The Supreme Court noted that, while it had been held in the past that marks should be compared by reference to the mark as it appears on the register (rather than the marks as they appear on the products), this authority applied mainly to word marks. Device marks - and especially marks that consist of elements that may be perceived as aesthetic features, such as stripes sewn on a shoe - must be considered in conjunction with the products that they designate; it would be artificial to detach the marks from the products.
The court further held that secondary meaning does not supersede inherent distinctiveness, and that both inherent and acquired distinctiveness are assessed in parallel when determining the likelihood of confusion. The Supreme Court held that, while adidas' three-stripe mark had undoubtedly acquired a strong secondary meaning, its innate nature (weak inherent distinctiveness) would still affect the scope of protection to be afforded to the mark vis-à-vis non-identical marks, with regard to which a likelihood of confusion needs to be shown. The court added that the fact that the defendant attempted to imitate the plaintiff's mark did not necessarily imply that the defendant intended to mislead consumers; sometimes, a finding of intention to mislead does not necessarily warrant the conclusion that confusion actually took place.
Accordingly, the Supreme Court confirmed that there had been no infringement of adidas' well-known mark, and no passing off. With respect to passing off, the court noted that a finding of trademark infringement does not automatically result in a finding of passing off; conversely, there may be situations where passing off is established, but the trademark has not been infringed.
With regard to dilution, the court noted that, while dilution does not require a likelihood of confusion, it should not be adopted as a default position wherever a likelihood of confusion has not been established. Judge E Hayut, who delivered the main judgment, opined that a finding of dilution in the absence of any likelihood of confusion should be reserved for exceptional cases. The Supreme Court held that, since there was no risk that consumers would associate the defendant' shoes with adidas, dilution had not been established.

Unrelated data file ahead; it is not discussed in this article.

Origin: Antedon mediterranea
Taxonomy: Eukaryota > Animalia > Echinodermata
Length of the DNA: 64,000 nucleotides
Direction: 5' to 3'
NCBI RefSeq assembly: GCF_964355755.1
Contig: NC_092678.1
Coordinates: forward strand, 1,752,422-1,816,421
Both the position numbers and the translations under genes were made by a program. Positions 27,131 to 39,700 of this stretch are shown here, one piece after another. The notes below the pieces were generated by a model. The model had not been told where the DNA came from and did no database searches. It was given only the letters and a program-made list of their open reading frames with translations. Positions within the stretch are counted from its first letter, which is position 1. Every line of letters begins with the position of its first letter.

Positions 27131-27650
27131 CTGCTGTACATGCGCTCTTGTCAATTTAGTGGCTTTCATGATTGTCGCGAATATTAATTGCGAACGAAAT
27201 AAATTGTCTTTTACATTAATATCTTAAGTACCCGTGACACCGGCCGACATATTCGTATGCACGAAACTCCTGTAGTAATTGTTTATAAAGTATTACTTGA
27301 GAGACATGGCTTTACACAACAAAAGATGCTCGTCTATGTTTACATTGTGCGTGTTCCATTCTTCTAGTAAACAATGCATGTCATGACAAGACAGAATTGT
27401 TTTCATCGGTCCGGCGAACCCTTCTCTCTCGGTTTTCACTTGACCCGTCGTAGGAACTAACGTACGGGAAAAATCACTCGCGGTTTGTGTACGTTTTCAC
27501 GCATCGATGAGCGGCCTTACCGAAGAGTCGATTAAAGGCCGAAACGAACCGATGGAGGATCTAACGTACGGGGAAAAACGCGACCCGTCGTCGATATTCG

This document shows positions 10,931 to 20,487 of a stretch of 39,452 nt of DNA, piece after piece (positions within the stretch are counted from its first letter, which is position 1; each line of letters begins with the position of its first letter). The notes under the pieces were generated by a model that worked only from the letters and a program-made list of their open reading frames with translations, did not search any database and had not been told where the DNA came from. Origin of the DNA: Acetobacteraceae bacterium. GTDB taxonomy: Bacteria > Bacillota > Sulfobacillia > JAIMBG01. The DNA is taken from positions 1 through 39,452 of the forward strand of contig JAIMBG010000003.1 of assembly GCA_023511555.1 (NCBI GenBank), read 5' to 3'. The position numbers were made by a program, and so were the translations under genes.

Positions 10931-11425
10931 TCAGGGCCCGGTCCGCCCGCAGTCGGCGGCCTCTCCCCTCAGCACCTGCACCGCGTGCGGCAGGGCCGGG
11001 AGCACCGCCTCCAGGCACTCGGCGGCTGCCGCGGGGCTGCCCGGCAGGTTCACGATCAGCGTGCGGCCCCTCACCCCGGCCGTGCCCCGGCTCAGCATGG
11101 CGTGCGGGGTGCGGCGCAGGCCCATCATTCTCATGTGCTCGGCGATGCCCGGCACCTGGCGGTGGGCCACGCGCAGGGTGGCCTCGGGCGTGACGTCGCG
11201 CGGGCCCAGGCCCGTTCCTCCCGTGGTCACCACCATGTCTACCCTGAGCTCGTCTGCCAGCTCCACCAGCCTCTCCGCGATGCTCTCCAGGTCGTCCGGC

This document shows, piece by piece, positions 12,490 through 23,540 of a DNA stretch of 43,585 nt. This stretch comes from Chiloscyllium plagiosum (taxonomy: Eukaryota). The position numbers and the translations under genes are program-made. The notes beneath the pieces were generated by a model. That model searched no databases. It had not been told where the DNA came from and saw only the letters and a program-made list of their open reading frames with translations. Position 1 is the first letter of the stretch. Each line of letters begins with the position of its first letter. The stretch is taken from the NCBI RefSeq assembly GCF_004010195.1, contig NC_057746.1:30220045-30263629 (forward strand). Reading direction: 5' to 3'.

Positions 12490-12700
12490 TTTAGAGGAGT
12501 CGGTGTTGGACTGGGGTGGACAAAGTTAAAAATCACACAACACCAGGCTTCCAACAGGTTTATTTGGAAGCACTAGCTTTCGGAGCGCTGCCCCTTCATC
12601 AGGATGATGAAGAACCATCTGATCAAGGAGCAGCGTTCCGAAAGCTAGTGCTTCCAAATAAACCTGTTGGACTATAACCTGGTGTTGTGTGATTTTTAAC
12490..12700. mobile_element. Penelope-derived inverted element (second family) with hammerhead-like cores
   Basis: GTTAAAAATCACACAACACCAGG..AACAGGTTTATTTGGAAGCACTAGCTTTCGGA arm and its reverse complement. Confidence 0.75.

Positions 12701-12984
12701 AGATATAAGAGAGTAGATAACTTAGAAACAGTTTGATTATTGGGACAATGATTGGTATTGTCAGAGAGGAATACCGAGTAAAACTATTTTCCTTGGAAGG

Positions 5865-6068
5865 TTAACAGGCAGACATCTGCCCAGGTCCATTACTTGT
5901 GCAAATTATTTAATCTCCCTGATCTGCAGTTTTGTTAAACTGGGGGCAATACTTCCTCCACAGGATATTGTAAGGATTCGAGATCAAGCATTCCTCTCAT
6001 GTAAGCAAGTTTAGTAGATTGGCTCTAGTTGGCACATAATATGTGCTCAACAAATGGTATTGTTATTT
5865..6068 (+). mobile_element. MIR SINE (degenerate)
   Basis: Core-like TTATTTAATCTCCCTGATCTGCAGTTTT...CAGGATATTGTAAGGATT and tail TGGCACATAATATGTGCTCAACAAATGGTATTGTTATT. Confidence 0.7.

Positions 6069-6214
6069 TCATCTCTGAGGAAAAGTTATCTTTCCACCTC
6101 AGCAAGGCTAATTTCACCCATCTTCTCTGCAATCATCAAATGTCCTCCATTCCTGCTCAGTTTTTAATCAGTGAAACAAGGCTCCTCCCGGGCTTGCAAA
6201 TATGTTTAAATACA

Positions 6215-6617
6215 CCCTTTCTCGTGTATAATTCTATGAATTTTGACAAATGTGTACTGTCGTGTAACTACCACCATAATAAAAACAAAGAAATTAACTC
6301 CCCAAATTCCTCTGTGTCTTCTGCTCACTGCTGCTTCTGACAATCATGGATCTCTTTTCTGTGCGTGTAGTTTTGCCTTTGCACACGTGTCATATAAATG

The Supreme Court disagreed, however, with the lower court's finding regarding the advantages of non-branded products being available at low price points, while retaining some association with higher-end goods, as long as there was no confusion and no unfair competition.
With regard to unjust enrichment, the Supreme Court reiterated the rule, enunciated in the A.Sh.I.R. ruling, that protection under the unjust enrichment legislation may be available where specific IP laws do not provide a remedy and contain no provision to the contrary. The court held, by a majority opinion, that in the absence of a likelihood of confusion or association with adidas' well-known three-stripe mark (which would have afforded protection on the grounds of trademark infringement), adidas had no cause of action under the laws of unjust enrichment.
The dissenting opinion was that, notwithstanding the absence of a likelihood of confusion or association among consumers, the defendant had attempted to free-ride on the plaintiff's goodwill, as consumers were attracted by the goodwill and image built by adidas. Although they were not confused as to origin, they consciously enjoyed the imitation product.
David Gilat and Sonia Shnyder, Gilat Bareket & Co, Reinhold Cohn Group, Tel Aviv